ISSN 1551-8086
return to home search for a contributing writer

seach for poems by title

archive of previous issues submissions information mailing list online store links to other interesting sites contact us  
  November 2016
volume 13 number 2
-table of contents-
 
  home   (archived)
 
  featured poets
  Jonathan Beale
  J de Salvo
  Darren C Demaree
  Amelie Frank
  Jerry Garcia
  Terry McCarty
  Akor Emmanuel Oche
  Greg Patrick
  Alison Ross
  Cody Rukasin
  Viola Weinberg
  Kelley White
 
  home
  poets
  poems
  archive
  submissions
  mailing list
  store
  links
  contact
 
Viola Weinberg November 2016
   

 

bio


photo by mauricio alejandro ramos

    Viola Weinberg was the first poet laureate of Sacramento, California. She has ten books of poetry published, including three limited editions created on Letterpress, one of which, Monet's Kitchen, won the national award for art books. She lives in rural Sonoma County and writes in a yurt.

   

 

Beware the Lambs

In Scotland, I hiked through a sterile forest
Along the Highlands, going west, frozen
Misplaced of time, me, an unfound mortal object
Stopping in a dead village of crumbling stone
A village emptied, souls forced to factories years before
Hungry ghosts gathered with me, unfurled, gone missing –

Back to that field of home in a forecast
thick with age, the storm of forgetting
and the forgotten trial of wet, sticking truth
Along the incoherent path, a crude sign
old dripping paint
Beware the Lambs that stopped me cold
Everything in my heart died, my brain
And so much died in that instant with the lambs

I stopped to touch the stones and walk among them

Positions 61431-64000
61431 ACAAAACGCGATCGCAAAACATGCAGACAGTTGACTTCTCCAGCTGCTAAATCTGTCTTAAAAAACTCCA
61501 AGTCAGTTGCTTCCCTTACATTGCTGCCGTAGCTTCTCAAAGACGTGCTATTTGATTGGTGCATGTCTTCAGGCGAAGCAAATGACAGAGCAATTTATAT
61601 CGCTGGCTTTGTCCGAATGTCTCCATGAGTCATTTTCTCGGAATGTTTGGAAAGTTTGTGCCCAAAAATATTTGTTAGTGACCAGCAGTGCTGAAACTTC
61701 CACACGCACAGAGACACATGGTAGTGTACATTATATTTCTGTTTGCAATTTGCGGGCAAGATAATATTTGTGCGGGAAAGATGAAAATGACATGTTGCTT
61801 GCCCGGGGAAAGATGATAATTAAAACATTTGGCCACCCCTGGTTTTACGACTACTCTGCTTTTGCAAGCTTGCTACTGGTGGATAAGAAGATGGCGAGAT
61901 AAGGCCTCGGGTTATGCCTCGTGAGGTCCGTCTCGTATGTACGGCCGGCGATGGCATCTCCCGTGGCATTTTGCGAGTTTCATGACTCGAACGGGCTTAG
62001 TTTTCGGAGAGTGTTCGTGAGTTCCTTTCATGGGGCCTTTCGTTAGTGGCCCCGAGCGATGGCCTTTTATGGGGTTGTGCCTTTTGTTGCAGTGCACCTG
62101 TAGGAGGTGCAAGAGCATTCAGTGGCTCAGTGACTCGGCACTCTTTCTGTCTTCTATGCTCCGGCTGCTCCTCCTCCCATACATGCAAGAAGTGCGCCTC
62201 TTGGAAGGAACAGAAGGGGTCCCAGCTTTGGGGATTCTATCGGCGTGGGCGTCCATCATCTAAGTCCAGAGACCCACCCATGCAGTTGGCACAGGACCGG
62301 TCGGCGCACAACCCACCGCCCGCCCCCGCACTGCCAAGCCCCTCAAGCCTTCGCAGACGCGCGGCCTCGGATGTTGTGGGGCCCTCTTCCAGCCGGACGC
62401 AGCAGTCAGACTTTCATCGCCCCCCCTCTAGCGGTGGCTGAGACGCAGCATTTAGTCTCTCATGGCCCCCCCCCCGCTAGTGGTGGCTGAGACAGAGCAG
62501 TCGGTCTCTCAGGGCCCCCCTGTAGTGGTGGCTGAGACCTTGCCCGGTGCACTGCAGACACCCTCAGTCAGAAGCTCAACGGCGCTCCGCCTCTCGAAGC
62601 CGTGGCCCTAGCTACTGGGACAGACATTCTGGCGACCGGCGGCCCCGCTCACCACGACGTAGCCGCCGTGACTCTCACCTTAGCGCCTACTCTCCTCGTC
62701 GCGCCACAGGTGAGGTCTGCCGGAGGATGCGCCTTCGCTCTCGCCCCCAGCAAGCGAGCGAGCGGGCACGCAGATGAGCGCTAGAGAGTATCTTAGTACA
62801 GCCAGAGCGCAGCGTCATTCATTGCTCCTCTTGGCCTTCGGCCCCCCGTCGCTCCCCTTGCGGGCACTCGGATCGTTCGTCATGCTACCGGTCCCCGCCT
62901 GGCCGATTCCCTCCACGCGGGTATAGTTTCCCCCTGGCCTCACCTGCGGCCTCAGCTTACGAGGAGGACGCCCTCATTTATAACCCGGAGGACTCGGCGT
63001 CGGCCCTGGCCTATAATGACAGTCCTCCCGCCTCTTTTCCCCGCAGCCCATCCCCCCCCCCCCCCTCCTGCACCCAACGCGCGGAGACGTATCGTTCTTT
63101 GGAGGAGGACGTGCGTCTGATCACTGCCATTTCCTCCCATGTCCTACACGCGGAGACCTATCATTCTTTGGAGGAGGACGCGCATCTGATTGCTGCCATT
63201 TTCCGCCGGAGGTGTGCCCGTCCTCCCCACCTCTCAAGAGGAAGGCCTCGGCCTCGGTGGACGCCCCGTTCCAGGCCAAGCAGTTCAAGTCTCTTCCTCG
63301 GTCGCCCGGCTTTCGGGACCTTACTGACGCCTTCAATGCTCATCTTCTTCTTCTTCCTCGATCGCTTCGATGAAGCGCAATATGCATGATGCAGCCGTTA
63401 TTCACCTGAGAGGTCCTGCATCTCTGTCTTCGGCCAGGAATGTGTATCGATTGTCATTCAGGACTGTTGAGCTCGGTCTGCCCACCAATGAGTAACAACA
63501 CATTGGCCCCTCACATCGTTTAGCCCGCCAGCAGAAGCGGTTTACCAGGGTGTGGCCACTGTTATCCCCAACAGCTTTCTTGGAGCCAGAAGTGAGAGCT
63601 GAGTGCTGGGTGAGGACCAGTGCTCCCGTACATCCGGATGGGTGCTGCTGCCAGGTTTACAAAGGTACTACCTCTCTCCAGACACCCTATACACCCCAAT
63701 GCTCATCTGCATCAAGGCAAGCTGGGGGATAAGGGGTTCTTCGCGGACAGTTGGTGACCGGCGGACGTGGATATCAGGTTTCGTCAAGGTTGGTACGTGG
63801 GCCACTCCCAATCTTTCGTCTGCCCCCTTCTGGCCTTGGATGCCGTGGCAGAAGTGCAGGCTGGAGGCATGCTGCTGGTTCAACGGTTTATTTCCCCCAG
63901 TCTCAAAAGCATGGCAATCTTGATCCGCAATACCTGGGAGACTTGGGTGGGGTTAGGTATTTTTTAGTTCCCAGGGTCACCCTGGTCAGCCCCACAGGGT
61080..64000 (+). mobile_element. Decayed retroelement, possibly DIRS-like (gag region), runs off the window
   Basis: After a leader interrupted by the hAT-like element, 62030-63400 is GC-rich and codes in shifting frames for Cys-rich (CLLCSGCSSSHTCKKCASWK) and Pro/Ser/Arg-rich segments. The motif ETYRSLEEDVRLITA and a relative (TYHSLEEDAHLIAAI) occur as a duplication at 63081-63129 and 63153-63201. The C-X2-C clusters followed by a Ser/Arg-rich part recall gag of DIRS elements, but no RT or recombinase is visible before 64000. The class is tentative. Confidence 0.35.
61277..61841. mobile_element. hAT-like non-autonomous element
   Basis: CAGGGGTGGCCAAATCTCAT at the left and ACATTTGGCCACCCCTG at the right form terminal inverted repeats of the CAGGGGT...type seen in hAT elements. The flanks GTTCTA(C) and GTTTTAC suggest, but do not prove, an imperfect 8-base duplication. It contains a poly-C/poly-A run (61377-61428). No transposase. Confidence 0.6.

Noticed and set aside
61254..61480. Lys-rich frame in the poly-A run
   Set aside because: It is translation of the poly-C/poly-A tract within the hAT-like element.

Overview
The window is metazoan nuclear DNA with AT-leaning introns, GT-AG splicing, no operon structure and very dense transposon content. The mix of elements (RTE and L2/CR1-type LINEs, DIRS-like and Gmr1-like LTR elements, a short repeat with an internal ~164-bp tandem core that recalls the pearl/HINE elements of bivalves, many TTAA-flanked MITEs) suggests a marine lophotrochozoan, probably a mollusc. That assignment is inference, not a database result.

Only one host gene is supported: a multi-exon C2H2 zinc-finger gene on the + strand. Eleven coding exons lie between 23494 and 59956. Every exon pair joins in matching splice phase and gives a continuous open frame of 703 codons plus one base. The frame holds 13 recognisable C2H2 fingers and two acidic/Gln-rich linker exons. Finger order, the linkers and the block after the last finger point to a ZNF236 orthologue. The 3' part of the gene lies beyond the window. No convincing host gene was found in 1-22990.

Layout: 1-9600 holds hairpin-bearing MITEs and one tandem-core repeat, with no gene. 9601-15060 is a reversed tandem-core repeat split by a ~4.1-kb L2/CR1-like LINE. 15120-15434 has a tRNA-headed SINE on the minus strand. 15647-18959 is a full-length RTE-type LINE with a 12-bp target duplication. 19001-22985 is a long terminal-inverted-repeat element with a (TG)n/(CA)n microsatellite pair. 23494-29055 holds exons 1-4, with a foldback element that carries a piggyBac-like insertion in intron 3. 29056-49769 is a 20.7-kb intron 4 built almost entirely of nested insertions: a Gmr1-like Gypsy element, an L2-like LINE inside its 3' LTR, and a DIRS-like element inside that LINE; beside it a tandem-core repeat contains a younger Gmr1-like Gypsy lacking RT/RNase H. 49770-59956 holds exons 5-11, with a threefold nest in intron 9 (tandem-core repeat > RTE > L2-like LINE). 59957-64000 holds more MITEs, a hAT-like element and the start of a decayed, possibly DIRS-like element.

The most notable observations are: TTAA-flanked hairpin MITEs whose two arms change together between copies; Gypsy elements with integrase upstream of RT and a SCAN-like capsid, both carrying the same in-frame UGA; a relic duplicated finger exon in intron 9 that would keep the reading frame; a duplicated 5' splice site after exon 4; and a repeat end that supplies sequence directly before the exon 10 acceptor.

I felt the disturbance, the force that took them
I can’t remember the name of the forgotten village
or what they did, or how they dressed, I guessed
they drank tea that day, tea laced with
oh what was that?
The tea of the forgotten, the forgetting
the forgot

Vague childhoods, small rooms of darkness
The cool, quiet self-directed happiness of lambs
Catalogs of unknown facts and blurry faces
children with wood, women at a fire, men
with the flock, walking meadow after meadow—
sudden shivering intense history of holiness

There, in the primeval Highlands, I came across
An empty stone barn in that bitter gale
Inside, a skinned sheep with head hung from
The high rafter and I felt at home, so at home
It scared me, sent me out into the sleet
Thinking the barn is what, that sheep is me

copyright 2016 Viola Weinberg

   

 

How Small You Look in the Bed

Like a boy in underwear with
his mother dishing up bowls
of healing, salty food, strawberries
inky red from the farm, the juice of love
the first sunflower smiling at you from
the garden's chaotic western shore
and a bandage big as a badger wrapped
and bloody around your long thin foot
you turned on your stomach, sheet over brow

how hard it is to see you like this
now, tiny and huddled in a warm room
as the sun goes down on a distant beach
and the jazz station plays soft harmony
with your snores, tears of my love dressing
the tender buttons and fragile blossoms
inside, where you are a boy with your first
stitches and it is always bloody summer

copyright 2016 Viola Weinberg